Loving my new house

      Sweet dreams! 



Friday, June 5, 2015

Inspirational outfit from the Wall Street Journal?!

   So, Glenn has been subscribing  to the Wall Street Journal for years, and I have to admit I enjoy reading some of the articles and of course the quarterly color magazine; which features art, fashion, destinations, etc......Basically all the things I love. 

     Any who.... I was flipping through the beautiful shiny magazine and totally flipped for this woman's outfit.  O.k. it is not couture, and looks like something from a thrift store, but that is what I love about it.  In addition, I knew this was an outfit that I could easily sew/ recreate with my own twist.  (Did I really say that, cause you know in the sewing world, rarely is anything easy....oh well.)

     Here is my inspiration outfit:  A gingham top and silk charmeuse skirt with flounce. Check it out: 
Inspiration outfit from Wall St. Journal

      For the skirt pattern I used New Look 6433.  And with a few minor adjustments........I sewed up the skirt to my liking. Using my skirt sloper, I only had to make one muslin and was ready to go for it.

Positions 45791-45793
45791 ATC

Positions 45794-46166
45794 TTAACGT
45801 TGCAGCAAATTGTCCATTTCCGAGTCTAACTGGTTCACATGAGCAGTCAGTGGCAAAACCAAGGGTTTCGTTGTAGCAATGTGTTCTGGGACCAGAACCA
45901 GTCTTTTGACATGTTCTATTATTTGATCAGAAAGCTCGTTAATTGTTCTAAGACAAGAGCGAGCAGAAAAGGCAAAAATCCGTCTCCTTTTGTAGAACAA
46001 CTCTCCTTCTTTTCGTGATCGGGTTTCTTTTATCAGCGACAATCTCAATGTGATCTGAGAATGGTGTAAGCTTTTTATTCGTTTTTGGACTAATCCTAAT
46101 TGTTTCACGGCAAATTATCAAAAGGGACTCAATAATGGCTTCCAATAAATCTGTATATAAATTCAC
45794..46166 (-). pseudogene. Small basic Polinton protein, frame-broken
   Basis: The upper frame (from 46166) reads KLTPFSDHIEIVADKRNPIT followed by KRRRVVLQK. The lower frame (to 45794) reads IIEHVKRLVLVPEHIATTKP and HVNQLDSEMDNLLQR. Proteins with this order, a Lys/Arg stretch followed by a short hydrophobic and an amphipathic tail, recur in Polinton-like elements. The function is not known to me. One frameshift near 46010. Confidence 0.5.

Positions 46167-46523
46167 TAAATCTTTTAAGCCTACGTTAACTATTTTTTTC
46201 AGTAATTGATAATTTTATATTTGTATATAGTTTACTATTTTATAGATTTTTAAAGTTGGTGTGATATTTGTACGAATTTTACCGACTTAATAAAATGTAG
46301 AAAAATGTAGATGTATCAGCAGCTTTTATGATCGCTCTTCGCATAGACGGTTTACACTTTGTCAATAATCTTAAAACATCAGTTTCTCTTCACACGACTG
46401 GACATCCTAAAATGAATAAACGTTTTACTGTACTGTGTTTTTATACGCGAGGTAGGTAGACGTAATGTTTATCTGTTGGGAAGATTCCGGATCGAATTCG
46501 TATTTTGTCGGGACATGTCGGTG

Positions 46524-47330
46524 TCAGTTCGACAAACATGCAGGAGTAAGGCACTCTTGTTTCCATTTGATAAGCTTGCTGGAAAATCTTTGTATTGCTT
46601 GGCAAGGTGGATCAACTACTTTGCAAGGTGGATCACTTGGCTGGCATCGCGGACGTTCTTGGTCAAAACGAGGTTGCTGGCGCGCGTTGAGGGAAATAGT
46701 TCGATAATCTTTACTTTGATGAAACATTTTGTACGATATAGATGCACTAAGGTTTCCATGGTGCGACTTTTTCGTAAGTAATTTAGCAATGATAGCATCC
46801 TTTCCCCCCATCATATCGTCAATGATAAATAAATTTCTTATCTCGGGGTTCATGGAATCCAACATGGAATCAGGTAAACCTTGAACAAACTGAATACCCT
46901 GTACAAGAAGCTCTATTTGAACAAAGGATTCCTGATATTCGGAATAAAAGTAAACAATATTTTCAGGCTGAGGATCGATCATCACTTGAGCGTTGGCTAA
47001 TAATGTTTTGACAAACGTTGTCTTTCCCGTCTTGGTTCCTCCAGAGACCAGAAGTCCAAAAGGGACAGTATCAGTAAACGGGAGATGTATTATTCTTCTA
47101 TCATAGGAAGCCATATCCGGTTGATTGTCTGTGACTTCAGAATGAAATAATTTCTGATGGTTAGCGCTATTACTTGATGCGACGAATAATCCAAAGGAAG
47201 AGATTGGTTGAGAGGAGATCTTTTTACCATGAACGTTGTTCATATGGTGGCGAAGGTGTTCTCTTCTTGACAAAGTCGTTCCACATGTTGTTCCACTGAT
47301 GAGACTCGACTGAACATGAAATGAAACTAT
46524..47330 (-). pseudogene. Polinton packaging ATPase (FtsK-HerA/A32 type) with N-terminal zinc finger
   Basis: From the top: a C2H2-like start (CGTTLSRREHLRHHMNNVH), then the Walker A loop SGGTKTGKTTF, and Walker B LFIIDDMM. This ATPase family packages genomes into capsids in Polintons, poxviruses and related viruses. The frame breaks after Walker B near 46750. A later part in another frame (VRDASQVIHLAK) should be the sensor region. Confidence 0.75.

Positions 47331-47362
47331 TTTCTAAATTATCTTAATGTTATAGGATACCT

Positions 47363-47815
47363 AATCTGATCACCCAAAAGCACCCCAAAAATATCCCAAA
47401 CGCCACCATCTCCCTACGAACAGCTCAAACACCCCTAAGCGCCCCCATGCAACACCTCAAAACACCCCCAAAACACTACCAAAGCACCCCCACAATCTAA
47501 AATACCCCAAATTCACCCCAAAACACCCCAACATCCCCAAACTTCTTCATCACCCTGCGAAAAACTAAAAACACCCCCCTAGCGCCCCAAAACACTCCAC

Fabric:  JoAnn poly silk charmeuse.  cost $12.  (no lining) regular black 7" zipper and button.

     Adjustment:  Raised front of pattern by 6".  Added two front darts and created a wider waistband, by cutting 2 waistbands and sewing them together instead of folding one.  Also, I did add a button and button hole to the waistband instead of the suggested eye and hook.   Technique: French seams and overlock. Check it out: 
Finished Skirt with flounce

      The Gingham blouse is still a work in progress.  Yes, I am stuck in muslin hell. Currently I am on my 4th try and still have more adjustments to, but with our pending move in little over a week......I had to call it quits and pack up my sewing machine.  Also, I am thinking of trying a different pattern.
McCalls 6124....pattern from hell.

      The pattern that is creating a major fuss is McCalls 6124. .....A basic princess seam blouse.  In my opinion the "cut" of this particular pattern doesn't work for my body shape.   The shoulders are way to big along with the hip.  And don't get me started on the low arm hole; which when I raised created other issues.  And I can't get the back seam to line up with the back sleeve seam.  Yes, I am going to find a Butterick or Simplicity princess seam blouse pattern, and once I get it adjusted I will fix this pattern. Yes, that is what I am going to do.